Head's Blog

02
Dec

Challenging the shift to gated communities of the mind

p1250697croppedWould you spot a large, potentially life-threatening animal standing in front of a shop window as you walked along the high street?  If this sounds like a foolish question, think again.  Researchers have found (and I owe this insight to Kenneth Tharp, our excellent guest speaker on Awards Evening) that the majority of people who walk down the street talking into their mobile phones fail to notice an actor in a gorilla suit standing in plain sight as they pass by and have estimated that the walker’s perception of the outside world in such a situation is reduced by 90%.

 

 

gorillaShould we be concerned by this? It might be argued on the other side of the coin that, while reducing our appreciation of the world around us, we are actually giving our proper attention to the world the mobile is beckoning us into – a world which may well be more congenial than the one we find ourselves in physically.  Perhaps the sound of a friendly voice, the sight of a welcoming face or simply the influx of information from Google or Outlook does more to help us to negotiate the next stage of the day than the sights and sounds of the street.  Surely, too, the likelihood of encountering a real killer primate in the high street may be safely discounted (though the chance of meeting a life-threatening large mammal in the shape of a mugger may not, of course).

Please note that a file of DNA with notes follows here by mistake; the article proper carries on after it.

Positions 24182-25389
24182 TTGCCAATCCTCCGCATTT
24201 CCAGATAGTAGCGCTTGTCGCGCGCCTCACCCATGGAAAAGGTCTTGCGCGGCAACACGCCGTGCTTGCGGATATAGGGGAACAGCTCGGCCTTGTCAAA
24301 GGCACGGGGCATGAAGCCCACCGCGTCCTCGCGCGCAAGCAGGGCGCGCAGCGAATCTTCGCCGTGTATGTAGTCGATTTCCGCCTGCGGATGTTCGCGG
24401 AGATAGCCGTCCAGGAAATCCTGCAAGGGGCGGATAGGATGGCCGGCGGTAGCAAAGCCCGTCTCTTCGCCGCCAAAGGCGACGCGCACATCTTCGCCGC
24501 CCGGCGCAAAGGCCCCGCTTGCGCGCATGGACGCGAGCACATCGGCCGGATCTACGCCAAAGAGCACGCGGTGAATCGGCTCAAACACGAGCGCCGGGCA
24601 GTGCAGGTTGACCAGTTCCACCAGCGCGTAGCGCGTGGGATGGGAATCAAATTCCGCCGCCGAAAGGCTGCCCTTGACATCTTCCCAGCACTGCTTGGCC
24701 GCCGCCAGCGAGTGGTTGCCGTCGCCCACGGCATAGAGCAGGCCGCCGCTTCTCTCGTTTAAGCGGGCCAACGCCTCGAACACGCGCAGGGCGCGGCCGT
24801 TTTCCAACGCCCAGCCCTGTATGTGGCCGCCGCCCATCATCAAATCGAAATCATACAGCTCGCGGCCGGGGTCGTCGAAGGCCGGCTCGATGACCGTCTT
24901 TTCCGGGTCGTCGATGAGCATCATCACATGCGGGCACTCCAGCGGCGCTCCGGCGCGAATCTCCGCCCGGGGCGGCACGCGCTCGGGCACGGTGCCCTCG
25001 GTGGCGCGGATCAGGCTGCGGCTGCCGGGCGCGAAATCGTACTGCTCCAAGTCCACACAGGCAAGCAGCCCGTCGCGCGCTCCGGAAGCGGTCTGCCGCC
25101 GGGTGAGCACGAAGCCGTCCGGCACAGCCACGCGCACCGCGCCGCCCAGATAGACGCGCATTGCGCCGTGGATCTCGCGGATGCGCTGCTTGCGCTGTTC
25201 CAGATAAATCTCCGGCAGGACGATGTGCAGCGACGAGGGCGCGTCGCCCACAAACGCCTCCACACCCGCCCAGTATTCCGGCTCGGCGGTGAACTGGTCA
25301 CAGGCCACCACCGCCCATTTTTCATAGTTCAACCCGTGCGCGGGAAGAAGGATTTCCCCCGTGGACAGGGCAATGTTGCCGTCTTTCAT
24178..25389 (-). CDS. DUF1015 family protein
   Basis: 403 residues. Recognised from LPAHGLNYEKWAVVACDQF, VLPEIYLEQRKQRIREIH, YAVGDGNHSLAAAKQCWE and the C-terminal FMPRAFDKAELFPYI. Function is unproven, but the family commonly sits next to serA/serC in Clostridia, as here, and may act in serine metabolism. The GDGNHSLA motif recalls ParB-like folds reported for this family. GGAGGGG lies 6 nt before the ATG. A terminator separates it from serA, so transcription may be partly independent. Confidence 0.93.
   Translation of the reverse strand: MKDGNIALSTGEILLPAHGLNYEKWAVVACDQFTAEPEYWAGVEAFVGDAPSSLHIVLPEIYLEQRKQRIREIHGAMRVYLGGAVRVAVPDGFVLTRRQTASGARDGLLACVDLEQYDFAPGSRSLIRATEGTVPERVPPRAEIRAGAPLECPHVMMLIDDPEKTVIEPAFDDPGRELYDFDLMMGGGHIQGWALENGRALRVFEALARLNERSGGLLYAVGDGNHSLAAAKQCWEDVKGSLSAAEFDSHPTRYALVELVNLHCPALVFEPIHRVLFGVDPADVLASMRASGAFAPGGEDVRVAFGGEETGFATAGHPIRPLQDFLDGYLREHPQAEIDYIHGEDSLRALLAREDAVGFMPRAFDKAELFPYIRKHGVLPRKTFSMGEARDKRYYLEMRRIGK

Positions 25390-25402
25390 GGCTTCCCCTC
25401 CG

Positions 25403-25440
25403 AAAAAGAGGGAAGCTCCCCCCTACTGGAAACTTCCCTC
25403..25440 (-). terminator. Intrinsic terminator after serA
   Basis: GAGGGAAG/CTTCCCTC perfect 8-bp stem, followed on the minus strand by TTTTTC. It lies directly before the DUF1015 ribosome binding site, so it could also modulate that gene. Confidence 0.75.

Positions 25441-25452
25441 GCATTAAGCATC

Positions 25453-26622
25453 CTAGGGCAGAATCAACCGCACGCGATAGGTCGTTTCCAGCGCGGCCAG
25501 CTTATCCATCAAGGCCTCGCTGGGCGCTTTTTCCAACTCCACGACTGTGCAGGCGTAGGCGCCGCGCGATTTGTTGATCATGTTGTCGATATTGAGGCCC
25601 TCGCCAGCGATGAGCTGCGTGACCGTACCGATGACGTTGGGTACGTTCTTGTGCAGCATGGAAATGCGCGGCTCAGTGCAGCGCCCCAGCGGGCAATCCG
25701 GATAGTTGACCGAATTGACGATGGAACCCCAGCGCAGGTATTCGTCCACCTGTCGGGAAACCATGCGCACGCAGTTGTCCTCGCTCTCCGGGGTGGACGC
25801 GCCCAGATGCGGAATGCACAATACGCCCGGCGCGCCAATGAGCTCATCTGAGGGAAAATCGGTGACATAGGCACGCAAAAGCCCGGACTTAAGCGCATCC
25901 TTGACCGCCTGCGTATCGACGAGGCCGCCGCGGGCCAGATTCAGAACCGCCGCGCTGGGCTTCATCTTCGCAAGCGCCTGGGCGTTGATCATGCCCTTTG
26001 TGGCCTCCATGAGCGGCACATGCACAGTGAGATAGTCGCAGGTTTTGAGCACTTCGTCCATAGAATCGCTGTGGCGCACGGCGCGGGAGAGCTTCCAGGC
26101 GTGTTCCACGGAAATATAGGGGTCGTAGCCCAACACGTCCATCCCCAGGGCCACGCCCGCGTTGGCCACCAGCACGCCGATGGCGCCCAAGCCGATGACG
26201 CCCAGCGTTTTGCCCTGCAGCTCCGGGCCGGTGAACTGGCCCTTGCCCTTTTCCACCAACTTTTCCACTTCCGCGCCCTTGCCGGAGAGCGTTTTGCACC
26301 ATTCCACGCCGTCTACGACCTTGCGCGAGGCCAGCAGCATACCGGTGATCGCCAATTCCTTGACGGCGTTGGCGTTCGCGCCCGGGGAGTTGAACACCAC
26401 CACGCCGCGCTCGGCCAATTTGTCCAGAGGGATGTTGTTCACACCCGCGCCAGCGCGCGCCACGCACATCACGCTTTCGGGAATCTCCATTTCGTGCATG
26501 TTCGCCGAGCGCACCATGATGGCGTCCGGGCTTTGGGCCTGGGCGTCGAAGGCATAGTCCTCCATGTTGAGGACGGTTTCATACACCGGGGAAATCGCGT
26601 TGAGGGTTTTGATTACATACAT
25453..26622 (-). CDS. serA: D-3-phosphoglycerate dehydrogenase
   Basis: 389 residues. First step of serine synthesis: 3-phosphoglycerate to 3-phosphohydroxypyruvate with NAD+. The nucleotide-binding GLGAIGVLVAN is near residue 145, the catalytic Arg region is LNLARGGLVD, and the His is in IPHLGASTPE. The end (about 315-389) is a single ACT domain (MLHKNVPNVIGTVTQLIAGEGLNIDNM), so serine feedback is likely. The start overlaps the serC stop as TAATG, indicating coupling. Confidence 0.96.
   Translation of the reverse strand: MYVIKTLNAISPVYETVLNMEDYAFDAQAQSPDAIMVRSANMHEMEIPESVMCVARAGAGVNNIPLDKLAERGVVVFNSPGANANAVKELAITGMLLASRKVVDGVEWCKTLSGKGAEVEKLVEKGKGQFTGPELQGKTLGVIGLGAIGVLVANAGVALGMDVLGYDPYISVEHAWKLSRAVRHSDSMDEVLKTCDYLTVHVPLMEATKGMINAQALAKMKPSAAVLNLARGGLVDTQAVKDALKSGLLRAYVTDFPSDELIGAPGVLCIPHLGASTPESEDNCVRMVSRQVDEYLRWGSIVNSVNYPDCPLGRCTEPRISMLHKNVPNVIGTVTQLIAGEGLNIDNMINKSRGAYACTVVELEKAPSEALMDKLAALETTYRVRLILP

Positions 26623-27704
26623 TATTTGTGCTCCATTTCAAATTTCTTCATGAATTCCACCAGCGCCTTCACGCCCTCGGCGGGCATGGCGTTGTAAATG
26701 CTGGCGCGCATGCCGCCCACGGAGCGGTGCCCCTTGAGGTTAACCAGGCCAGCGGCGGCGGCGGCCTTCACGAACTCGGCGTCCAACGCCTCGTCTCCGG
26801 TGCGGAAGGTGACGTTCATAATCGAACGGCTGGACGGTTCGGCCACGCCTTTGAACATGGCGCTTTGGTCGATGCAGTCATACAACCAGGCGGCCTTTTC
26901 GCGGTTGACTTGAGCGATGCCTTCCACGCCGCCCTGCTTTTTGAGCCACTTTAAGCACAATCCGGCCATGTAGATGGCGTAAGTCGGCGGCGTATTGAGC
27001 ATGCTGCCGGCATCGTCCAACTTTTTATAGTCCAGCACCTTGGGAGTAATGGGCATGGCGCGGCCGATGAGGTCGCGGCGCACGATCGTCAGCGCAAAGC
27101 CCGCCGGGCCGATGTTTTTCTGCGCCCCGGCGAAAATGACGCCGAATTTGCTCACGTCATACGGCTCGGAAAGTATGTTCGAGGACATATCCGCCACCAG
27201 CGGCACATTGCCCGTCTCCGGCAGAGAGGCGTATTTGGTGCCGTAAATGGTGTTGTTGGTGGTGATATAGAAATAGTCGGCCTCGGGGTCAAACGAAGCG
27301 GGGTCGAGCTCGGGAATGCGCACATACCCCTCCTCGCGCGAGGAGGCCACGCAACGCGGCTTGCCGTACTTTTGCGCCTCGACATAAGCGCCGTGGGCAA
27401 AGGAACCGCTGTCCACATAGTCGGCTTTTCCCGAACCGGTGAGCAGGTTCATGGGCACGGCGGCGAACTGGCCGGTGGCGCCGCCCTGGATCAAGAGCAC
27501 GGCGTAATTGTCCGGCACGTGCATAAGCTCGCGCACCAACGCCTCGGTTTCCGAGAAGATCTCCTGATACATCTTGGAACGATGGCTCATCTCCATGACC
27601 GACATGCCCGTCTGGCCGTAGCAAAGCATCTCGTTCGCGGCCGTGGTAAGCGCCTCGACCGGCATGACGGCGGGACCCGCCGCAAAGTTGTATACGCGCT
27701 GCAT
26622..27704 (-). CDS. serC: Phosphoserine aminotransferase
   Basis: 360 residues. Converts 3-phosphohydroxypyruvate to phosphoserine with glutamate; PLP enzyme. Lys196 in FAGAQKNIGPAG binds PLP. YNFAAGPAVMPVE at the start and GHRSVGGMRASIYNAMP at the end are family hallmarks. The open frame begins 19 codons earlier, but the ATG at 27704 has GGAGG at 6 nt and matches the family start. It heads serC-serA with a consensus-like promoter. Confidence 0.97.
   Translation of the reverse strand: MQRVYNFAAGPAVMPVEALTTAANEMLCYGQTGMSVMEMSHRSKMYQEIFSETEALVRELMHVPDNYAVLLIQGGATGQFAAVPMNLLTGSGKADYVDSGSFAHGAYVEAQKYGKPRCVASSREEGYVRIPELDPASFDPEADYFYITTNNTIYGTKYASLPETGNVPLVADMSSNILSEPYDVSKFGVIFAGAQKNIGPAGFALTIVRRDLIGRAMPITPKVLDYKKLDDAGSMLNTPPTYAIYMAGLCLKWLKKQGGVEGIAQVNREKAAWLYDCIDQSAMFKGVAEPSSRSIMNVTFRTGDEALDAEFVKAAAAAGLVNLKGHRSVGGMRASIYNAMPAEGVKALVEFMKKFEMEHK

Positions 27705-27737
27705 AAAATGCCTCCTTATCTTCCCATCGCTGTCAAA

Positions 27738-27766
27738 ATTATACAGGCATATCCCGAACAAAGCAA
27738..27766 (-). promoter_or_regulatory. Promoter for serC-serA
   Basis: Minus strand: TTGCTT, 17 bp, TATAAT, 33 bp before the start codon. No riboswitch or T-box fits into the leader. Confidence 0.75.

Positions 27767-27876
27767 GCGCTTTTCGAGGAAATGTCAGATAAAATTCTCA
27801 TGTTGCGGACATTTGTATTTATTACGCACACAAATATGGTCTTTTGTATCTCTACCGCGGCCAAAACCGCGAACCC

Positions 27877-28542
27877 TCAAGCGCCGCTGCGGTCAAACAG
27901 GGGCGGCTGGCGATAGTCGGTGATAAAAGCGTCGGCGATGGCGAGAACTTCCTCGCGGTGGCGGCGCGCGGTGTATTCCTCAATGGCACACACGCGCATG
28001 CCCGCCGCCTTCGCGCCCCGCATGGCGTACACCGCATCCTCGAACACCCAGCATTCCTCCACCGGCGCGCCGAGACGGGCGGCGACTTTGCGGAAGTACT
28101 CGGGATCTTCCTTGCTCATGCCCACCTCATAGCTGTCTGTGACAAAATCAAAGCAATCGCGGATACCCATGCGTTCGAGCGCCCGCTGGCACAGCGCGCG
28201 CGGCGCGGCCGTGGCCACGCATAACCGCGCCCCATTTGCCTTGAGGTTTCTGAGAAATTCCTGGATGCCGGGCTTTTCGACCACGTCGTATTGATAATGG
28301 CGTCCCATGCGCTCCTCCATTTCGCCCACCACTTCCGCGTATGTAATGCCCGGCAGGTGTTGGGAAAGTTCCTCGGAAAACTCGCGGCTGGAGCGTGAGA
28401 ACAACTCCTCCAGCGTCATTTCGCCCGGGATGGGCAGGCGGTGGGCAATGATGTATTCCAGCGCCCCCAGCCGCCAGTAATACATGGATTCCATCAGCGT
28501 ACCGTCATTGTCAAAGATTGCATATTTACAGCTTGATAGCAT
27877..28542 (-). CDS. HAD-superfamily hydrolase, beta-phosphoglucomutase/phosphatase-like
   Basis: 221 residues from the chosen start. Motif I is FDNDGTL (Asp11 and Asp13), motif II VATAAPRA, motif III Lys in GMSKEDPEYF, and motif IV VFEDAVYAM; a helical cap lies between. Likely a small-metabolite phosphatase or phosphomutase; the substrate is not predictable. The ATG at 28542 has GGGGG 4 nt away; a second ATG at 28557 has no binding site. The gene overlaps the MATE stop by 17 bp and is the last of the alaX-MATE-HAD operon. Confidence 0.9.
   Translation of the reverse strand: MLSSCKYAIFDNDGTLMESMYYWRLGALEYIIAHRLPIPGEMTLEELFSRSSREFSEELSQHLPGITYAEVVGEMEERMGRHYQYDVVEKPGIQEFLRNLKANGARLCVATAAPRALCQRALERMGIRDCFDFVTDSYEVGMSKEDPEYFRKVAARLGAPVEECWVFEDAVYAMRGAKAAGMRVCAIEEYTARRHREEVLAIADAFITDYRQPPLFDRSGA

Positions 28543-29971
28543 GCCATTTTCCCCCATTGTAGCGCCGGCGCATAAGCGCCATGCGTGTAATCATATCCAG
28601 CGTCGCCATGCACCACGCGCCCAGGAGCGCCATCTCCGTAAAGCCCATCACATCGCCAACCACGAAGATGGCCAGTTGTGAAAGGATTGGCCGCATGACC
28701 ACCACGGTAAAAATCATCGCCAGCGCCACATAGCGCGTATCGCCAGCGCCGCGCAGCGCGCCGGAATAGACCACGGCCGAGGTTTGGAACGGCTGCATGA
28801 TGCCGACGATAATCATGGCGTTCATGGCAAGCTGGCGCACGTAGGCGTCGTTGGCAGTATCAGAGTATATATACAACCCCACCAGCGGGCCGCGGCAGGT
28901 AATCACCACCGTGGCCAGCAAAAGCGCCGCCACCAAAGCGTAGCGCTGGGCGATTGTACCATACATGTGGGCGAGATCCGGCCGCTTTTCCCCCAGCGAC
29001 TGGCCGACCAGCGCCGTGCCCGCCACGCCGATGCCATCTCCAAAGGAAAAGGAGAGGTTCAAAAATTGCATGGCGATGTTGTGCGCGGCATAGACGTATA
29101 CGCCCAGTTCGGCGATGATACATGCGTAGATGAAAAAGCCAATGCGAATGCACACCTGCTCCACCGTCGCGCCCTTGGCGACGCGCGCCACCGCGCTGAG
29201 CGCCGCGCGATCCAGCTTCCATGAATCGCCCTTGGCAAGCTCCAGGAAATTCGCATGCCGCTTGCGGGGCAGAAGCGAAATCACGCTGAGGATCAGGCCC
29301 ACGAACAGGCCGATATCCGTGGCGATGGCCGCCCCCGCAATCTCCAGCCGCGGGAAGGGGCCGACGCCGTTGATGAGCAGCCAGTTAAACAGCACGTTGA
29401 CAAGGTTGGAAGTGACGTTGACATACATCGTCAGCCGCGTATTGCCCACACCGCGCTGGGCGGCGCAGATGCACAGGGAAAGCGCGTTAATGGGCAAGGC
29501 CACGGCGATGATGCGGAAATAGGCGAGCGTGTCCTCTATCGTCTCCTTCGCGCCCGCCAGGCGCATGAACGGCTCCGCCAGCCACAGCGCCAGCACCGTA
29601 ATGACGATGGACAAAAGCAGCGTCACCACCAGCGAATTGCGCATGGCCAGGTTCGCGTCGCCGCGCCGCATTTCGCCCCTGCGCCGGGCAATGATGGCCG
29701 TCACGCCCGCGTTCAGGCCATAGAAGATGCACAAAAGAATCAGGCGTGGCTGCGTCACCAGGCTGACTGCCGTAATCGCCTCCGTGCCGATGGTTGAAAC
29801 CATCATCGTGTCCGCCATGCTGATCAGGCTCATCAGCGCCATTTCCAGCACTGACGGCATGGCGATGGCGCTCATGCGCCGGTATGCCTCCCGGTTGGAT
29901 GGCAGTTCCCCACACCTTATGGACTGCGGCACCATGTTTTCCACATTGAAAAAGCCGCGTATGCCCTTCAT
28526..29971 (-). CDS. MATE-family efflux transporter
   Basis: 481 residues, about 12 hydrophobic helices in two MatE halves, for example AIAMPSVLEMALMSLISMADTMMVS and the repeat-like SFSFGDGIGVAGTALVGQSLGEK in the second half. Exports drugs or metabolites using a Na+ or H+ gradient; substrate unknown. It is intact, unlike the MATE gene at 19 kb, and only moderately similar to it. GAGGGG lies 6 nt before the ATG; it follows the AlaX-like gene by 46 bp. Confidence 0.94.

I wonder.

 

donald-trumpReflecting on the turbulent events in the news recently, including of course the outcome of the US presidential election, I have been struck by the evidence of increasing fragmentation in the societies we know well in the West.  The power of Mr Trump’s campaign sprang, in large part, from the force of his unreasoned attacks on his political opponents in what he characterised as a complacent political elite.  His self-professed virtues as a politician were his identity as an outsider, with no attachment to what he presented as outdated liberal views, and his very unwillingness to engage in conventional debate.  These traits have incensed his liberal critics.